New Amy Winehouse movie is latest music biopic to make this mistake.

New Amy Winehouse movie is latest music biopic to make this mistake.

Any biographical movie—”biopic,” in the popular shorthand—has one question it must answer about its subject well before the cameras start rolling: Why do we care about this person? Biopics of musicians, especially beloved ones, don’t usually have to work very hard to answer this. Anyone with a pulse will hear “Lively Up Yourself” or “I Wanna Dance With Somebody,” “Cold Sweat” or “Somebody to Love,” and will probably be more than game to spend a couple hours with the people who made them. In fact, one reason that so many musician biopics are so disappointing is that they rarely bother to provide more than a puddle-shallow narrative whose function is to get the film’s soundtrack from one crowd-pleasing needle drop to the next.

Back to Black, the new biopic of the late British singer Amy Winehouse, is a terrible movie, an inept catastrophe that manages to make the recent and mostly godawful Bob Marley: One Love look like the 11th chapter of the Dekalog in comparison. It’s tonally incoherent, switching between a meet-cute rom-com and a harrowing addiction drama seemingly one minute to the next, while evincing a near-hostile lack of interest in any exploration of creativity or craft. It depicts Winehouse as entirely in thrall to various men in her life—all of whom the film strangely beatifies—and devotes an offensive amount of attention to her thwarted desire to become a mum. Its character development is quite literally skin-deep, limited to an endless parade of close-up shots of people getting tattoos, each of which is freighted with significance.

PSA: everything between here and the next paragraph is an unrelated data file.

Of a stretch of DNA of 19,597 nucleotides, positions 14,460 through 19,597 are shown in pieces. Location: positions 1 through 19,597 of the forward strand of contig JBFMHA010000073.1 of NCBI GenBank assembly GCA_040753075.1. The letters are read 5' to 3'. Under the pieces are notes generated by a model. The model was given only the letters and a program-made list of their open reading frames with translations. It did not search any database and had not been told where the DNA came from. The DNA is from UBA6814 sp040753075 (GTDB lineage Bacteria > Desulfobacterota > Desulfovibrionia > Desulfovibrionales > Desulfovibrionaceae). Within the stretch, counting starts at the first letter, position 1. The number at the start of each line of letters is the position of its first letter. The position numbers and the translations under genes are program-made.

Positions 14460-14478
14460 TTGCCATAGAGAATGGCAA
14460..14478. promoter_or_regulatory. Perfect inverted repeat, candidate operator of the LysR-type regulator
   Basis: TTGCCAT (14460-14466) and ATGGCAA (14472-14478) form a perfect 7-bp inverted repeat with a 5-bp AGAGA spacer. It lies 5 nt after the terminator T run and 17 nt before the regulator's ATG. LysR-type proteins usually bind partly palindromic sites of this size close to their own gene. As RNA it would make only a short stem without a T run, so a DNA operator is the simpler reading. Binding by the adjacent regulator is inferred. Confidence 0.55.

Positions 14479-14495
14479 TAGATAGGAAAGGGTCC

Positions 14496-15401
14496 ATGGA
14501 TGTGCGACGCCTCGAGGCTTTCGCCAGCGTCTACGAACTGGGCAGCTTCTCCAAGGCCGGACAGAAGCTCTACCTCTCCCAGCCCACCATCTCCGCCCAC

And yet none of these flaws are even close to the film’s biggest. Back to Black stars Marisa Abela as Winehouse, best known for her role in the HBO series Industry. A few months before the movie came out, a promotional clip of Abela singing as Winehouse went viral, and certainly not in the way the studio was hoping. This was unfortunate and not entirely fair to Abela, who’s not as bad as the clip seemed to indicate. As a singer, she’s roughly the quality of an eager, aspiring amateur, just good enough to make it on to American Idol but not good enough to make it out of the middle rounds.

Jennifer Hudson is a world-class vocalist, but she is not Aretha Franklin, because no one is Aretha Franklin.

The problem—and it’s a really, really big problem—is that she’s playing Amy Winehouse, and even the most hardened Winehouse agnostic would concede that, chops-wise, Winehouse was working with a hell of a lot more than that. Casting a just-fine vocalist to play one of the most acclaimed and beloved singers of her generation isn’t just a basic failure of storytelling, it also commits the bizarre and unforced error of depriving its audience of the one facet of Winehouse’s story that makes her so compelling. Yes, Amy Winehouse lived a tumultuous and self-destructive life, which the film dutifully rehashes, but anyone can do that. Only one person could sing like her. And yet, instead of simply using Winehouse’s own voice, the filmmakers have subjected us to two hours’ worth of modestly competent karaoke performances. It’s a choice that fundamentally misunderstands why so many people care about Amy Winehouse, the very people who are presumably the audience for this movie.